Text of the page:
CHARLES TOWN — It’s been two years since the groundbreaking ceremony for the new Jefferson Medical Center, but it could be 2019 before the new facility opens, said Christina DeRosa, the hospital’s chief administrative officer.
“We’re working closely to have the infrastructure in place by the fall,” DeRosa said. “We hope to have water and sewer at the site. We have a subcommittee that has been working mostly on the infrastructure for the last two years and we’re very determined to have water and sewer on the property.”
At the 2012 groundbreaking, DeRosa announced that construction would take five years. That same year, DeRosa told the Spirit of Jefferson that the new medical center would open in 2017. But two years in, it is unlikely that target date will be met.
“The chances are, that is not going to happen,” she said in an interview Monday.
Plans for the new center, on a 50-acre former farm along U.S. 340 in Charles Town, have been slow to materialize. Last month, a steering committee made up of medical center officials met for the first time to discuss building plans. The committee will hold its second meeting in July.
DeRosa said the committee, which consists of physician representatives and hospital board members, will be working closely to assess what is needed in the new medical center. Following the second meeting, DeRosa said she will have a better idea how much it will cost to build the new facility.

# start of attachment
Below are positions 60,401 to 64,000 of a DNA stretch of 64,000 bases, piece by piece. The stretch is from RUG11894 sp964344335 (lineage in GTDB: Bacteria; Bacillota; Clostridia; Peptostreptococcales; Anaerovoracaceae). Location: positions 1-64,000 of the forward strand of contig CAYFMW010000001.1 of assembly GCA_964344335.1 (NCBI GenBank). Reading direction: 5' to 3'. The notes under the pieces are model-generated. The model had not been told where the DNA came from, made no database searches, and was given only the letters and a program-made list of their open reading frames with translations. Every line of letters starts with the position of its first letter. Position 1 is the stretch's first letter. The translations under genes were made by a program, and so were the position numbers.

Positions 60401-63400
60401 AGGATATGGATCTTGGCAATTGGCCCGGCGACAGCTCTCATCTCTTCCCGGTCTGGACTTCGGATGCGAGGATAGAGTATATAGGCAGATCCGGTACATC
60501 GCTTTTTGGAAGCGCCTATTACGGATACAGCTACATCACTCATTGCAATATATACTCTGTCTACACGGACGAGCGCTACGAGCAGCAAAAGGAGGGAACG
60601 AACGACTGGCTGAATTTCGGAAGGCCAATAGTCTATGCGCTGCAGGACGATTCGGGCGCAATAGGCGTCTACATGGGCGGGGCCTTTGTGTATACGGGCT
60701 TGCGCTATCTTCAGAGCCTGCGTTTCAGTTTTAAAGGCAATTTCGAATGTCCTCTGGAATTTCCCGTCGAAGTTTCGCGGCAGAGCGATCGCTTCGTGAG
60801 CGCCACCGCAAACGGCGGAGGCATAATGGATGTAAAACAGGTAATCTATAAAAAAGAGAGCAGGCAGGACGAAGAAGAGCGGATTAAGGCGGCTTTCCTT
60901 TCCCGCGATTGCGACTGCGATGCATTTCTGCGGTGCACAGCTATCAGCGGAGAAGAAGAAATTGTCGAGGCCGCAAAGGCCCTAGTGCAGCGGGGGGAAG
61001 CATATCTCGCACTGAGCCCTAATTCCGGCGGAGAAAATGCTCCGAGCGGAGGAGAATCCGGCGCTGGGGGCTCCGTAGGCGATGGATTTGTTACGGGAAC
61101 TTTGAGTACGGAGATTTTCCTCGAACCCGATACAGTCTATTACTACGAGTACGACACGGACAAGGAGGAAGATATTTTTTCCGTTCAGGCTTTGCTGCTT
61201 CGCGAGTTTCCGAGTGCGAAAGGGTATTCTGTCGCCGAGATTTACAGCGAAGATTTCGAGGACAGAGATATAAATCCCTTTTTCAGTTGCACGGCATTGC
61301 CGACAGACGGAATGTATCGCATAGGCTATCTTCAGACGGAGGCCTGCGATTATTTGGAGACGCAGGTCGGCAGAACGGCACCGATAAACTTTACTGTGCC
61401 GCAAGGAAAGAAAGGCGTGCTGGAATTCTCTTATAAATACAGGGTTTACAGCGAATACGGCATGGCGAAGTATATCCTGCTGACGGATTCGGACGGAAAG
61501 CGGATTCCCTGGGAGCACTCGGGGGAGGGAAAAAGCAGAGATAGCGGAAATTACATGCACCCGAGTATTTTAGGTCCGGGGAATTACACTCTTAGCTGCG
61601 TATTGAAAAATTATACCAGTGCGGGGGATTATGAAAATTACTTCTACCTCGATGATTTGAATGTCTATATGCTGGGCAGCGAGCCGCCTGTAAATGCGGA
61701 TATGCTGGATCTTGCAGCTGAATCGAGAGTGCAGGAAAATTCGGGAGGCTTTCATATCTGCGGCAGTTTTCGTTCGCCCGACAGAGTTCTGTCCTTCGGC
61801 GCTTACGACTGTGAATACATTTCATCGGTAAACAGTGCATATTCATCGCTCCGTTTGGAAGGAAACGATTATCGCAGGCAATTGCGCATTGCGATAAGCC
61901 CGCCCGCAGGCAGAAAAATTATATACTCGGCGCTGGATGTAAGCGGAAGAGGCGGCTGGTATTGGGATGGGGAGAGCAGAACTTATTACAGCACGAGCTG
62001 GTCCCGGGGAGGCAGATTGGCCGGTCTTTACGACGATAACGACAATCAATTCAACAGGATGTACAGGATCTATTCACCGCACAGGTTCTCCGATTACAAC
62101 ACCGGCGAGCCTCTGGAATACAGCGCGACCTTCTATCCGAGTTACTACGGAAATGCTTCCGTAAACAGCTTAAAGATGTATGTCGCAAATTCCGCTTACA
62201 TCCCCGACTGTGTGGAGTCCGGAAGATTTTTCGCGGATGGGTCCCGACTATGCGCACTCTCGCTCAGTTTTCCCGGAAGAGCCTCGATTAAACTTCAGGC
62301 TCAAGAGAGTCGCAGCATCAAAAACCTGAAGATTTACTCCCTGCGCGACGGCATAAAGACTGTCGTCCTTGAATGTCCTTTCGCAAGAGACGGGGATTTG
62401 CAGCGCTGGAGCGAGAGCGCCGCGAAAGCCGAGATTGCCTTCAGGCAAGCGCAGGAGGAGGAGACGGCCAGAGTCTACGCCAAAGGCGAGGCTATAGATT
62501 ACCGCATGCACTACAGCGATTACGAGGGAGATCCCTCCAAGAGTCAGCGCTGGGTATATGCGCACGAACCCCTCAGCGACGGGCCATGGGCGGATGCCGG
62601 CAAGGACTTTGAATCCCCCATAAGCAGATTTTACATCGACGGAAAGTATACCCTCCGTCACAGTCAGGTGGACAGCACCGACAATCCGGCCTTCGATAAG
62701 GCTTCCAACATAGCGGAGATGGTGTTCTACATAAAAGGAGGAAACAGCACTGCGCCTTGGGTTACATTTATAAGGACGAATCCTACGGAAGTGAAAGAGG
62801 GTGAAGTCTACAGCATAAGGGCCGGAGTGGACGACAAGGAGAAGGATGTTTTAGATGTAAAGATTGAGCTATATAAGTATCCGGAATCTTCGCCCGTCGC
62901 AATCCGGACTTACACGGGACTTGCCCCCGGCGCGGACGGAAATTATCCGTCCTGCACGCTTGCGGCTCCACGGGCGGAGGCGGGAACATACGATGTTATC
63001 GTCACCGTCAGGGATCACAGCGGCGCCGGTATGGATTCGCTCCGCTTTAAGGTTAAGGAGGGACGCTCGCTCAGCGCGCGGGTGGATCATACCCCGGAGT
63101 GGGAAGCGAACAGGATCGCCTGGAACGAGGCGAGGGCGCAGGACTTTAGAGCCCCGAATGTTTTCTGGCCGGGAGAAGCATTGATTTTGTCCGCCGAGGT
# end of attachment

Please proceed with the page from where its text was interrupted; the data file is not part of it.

“We’re continuing to take a critical assessment of the hospital and look at what should be added,” she said. “There is no price tag yet.” DeRosa said the issue of cost should be resolved within the next five weeks.
In 2012, DeRosa said that before crews construct the hospital, they’ll likely build other elements of the medical center, such as a medical office building, an interactive education facility and a wellness center. That has not changed, she said.
“The hospital will be the last to be built,” she said.
Though plans for the medical campus have included an urgent care center, a patient and community health education center, an interdisciplinary medical library and a skill development/simulation laboratory, a lot depends on the wishes of the hospital’s board members.
“We’re really waiting for the board to give us direction,” DeRosa said.
The location of the planned hospital is thanks to Dr. Jules F. Langlet, who practiced in Charles Town and at Jefferson Memorial for decades before his retirement.
The Langlets donated 10 acres of the site to Jefferson Health Care Foundation and the medical center paid $1.2 million for the rest of the property.
The Jefferson Medical Center, located at 300 S. Preston St. in Ranson, opened to patients in 1975. Upgrades have included an overhaul of the emergency department and the introduction of the digital mammography at its Women’s Imaging Center.